I'm sure the Bitcoin advocates can point to failures of this system, or unjust conservatorship that's been applied. But on average, this is a system that applies to millions of people, that doesn't really have a Bitcoin equivalent. Recovery from sudden death, means a pre-planned method of preserving and turning over secrets, that not many will do. And then the additional operational security of only having the secrets turned over when required, and that the storage of those secrets doesn't become the weak link to steal all of someones "money".

And something as simple as rotating your secrets, now requires many additional steps.

Court orders

So you went to court, got a judgement. Maybe it's big, maybe it's small. And the opponent doesn't pay what is ordered by the court. Bitcoin removes an option here for enforcement, if the money is sitting in a bank. If the judgement is large and the party simply decides not to pay, are you going to garnish wages for the next 20 years? When the money you're owed is just sitting their.

Hell, in these types of conflicts someone could in a fit of deviancy decide to just destroy the amount by transferring to nowhere instead of complying with the judgement, and then good luck.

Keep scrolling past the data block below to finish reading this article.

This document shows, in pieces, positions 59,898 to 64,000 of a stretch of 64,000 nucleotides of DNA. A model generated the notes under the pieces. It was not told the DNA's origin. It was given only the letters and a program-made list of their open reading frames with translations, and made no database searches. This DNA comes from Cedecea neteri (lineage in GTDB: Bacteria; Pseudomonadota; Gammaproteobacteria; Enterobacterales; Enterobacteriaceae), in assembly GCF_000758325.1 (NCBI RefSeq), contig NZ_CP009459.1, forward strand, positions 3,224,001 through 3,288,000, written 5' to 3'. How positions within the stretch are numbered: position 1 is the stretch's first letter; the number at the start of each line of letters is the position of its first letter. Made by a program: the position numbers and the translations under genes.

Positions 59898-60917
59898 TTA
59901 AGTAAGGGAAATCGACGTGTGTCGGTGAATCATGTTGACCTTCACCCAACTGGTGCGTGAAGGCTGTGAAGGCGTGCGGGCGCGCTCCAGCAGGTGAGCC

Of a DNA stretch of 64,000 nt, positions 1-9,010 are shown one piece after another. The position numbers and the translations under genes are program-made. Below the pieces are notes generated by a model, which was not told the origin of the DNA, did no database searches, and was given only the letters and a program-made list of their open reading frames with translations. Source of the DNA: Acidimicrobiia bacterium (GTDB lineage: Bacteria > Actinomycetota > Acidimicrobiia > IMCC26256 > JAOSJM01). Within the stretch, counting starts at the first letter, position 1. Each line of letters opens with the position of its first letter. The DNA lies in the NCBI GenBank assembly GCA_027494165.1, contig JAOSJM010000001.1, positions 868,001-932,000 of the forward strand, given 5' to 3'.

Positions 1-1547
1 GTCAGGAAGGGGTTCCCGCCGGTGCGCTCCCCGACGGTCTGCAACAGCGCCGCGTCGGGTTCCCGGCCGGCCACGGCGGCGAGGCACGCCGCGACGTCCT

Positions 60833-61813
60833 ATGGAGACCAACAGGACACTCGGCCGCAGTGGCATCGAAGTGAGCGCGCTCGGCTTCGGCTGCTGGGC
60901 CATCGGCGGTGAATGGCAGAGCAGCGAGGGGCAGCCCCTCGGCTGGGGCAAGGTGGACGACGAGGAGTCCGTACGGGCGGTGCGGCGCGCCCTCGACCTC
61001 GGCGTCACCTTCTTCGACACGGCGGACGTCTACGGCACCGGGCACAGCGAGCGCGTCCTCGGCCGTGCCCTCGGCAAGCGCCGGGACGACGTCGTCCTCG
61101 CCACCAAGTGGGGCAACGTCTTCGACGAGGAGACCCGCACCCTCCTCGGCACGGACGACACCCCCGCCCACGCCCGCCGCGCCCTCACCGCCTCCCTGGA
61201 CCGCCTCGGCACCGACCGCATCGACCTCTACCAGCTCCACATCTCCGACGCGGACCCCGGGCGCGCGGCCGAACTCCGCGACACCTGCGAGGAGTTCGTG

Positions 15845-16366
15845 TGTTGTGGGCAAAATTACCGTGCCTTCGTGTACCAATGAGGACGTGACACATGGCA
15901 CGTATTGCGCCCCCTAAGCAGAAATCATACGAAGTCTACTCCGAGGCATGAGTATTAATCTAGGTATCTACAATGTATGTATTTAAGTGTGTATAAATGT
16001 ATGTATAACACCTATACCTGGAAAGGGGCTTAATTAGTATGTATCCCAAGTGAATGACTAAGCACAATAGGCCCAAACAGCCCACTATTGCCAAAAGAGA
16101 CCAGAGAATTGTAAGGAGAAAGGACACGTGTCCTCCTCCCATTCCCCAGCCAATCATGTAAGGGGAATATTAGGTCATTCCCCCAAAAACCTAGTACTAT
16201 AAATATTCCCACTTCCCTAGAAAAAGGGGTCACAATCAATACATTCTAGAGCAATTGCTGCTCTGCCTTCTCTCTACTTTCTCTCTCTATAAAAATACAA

I'm just waiting for the first court cases to explore Blockchains, and orders for transfers.

I realize for many this might be a feature, but I think of it as a bug. For the most part I agree with law enforcement holds, as long as their is a strong judiciary process, and government sanctions. Can someone find a sanction I disagree with, of course. But I also live in a represented society where I'm not going to agree with every law enforcement or government decision, and that's fine.

And there are real problems with some of these systems, asset forfeiture is rampant, but do I really believe that using a digital wallet is going to stop a government from stealing my stuff. We need to demand better of our institutions where they fail, not work around them and opening the flood gates for criminal behaviour.

For those who don't have strong institutions

I know Bitcoin is having some success where the commerce of the state is failing, for various reasons. I don't have a good answer for that use case. But I don't believe in the long run, that Bitcoin successfully replaces the institutions of banking, legal recourse, and security for those who don't have those institutions.

So there are very real problems to be solved here, and I understand why Bitcoin does get involved, but I think we should demand more here, not try to duct tape a severely flawed solution that forgets what purposes institutions serve in our lives.


While I'm sure there are some who will sit around and say all of these are features. The times the court fail, government mistakes, illegitimate power of attorney occur could all be avoided with Bitcoin. No one should be able to force you to pay a penny you don't want to.

But in my opinion, Bitcoin simply isn't a technology the vast majority of the populace can use safely, or to achieve goals they can easily do with the current banking system.